Champions League final: Real Madrid’s quiet genius Carlo Ancelotti eyes historic fourth title against old foes Liverpool

“I faced Liverpool in the 1984 final as a player, then in 2005 and 2007 as manager, and now it will be against Liverpool one more time. I lived in Liverpool for two years and it’s like a derby for me, because I am still an Evertonian.”

In Carlo Ancelotti, Liverpool will be facing a man who knows how to get the better of them.

He won one and drew two of his three Premier League meetings as Everton boss – the only defeat during his time at Goodison Park came in the FA Cup third round.

The Italian has faced Liverpool as a manager on no fewer than 16 occasions over the years, winning eight times in the process, while losing on just five occasions.

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Ancelotti’s currency has always been winning trophies, but it is the unbreakable spirit of his side that make familiar foes Real Madrid the most dangerous opponents Liverpool would ever wish to face in this weekend’s Champions League final at the Stade de France.

Real struggled at the beginning of the LaLiga campaign but would ultimately saunter to a record-extending 35th domestic title last month in dominant fashion.

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Real Madrid are greeted by fans at the airport ahead of their flight to Paris for Saturday’s Champions League final against Liverpool

The win also made Ancelotti the first manager to capture titles in each of Europe’s top five leagues – England, Spain, Germany, Italy and France. He has come a long way since his first job with Reggiana in the summer of 1995.

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Ancelotti has not become one of the game’s great minds through dwelling on past successes, however, and the 62-year-old believes the title success can help lift the players’ spirits further as they prepare to head to Paris.

“A celebration like this can bring an extra energy to the locker room, it can be good as another motivation facing such a difficult task against a great team,” Ancelotti said. “The season has been spectacular. Lots of regularity. Consistency. I have to thank the players for their work and their attitude.”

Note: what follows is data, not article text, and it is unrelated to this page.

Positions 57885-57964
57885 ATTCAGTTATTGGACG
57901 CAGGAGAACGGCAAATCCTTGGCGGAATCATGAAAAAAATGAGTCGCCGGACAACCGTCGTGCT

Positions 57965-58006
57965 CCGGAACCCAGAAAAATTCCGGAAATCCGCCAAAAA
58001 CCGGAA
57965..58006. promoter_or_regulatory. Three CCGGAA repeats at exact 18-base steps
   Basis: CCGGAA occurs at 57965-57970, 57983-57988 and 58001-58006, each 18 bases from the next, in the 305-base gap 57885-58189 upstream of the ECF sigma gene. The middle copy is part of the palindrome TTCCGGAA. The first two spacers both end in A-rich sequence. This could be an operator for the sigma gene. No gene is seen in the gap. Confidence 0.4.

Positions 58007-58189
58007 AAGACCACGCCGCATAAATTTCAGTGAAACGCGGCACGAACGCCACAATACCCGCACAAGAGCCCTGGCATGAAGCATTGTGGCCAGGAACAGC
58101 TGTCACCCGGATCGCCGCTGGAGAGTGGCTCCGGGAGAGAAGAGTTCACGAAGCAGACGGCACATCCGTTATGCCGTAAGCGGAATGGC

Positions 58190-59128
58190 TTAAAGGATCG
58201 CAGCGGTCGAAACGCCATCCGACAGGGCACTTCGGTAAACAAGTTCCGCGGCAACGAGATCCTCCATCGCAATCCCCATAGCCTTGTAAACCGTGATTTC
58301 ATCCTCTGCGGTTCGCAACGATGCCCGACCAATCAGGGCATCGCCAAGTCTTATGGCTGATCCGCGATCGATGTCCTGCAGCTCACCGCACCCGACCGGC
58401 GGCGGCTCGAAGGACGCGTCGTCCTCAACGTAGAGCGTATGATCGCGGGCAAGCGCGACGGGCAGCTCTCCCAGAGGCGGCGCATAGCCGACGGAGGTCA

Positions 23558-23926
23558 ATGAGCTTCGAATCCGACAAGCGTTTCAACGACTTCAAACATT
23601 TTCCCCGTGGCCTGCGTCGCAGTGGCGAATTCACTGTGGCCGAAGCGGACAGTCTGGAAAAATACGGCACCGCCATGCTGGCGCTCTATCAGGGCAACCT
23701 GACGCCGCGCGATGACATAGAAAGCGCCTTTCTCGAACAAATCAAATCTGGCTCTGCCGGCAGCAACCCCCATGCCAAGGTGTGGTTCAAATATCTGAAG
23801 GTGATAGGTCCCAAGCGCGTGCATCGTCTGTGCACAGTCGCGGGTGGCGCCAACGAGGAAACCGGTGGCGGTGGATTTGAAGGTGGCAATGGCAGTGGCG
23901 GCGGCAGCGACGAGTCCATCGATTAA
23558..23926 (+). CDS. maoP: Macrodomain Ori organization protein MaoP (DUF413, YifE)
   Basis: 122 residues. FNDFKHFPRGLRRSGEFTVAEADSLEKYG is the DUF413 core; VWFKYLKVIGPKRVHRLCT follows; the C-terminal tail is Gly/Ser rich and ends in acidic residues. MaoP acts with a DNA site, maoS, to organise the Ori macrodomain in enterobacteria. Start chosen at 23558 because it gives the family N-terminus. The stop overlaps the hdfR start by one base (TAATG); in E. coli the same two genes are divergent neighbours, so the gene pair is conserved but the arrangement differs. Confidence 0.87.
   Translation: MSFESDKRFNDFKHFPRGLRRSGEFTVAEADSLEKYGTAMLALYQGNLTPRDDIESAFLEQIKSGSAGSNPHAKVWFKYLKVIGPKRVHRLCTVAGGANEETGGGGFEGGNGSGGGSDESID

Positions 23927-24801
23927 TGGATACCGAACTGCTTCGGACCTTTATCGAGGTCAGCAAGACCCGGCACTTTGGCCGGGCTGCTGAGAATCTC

Such a never-say-die mentality is part of the club’s fabric.

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Real Madrid manager Carlo Ancelotti says his side will need to match Liverpool’s physicality if they are to overcome Jurgen Klopp’s side in the Champions League final

The dramatic stoppage-time turnaround against Manchester City in the semi-finals was the third consecutive occasion Madrid had come from behind in this season’s knockout stage, following previous fightbacks against Paris Saint-Germain and Chelsea.

Ancelotti said after the breathless victory over City: “The greatness of this club is this. It is a club that does not allow you to lower your arms when it seems that everything is over.

“It is a feeling that gives you the strength to continue, to continue to believe. We played a match against a very strong rival, solid, competitive. When everything seemed to be over, we looked for the last bit of energy to match it.”

Image: Ancelotti has unified Madrid against expectations

Real are in their fifth Champions League final in nine years led by Ancelotti, the first coach to win the European Cup three times with two different clubs and on the verge of leapfrogging Bob Paisley and Zinedine Zidane to become the first to win it four times.

This will be the third meeting in a European final, the most between two clubs across the history of this competition. Liverpool won the first 1-0 final back in 1981 before Real beat Jurgen Klopp’s side 3-1 in 2018.

Ancelotti knows he is facing a fellow European heavyweight, but his calm demeanour – his quiet genius – has made a mockery of initial plans for his return to only be a temporary measure.

It was during an informal telephone call in early June last year that this mild-mannered gentleman asked Real Madrid president Florentino Perez how his search for Zidane’s successor was going. His response was to offer him the job.

The pair had enjoyed a healthy relationship during a two-year period between 2013 and 2015 in which Real won four major trophies, and Ancelotti jumped at the opportunity.

Speaking on the Essential Football Podcast, Spanish football journalist Ben Hayward said: “He ended up back at Real Madrid a little bit by accident. He wasn’t really in their thoughts until a conversation Perez had with him where it just happened to be brought up.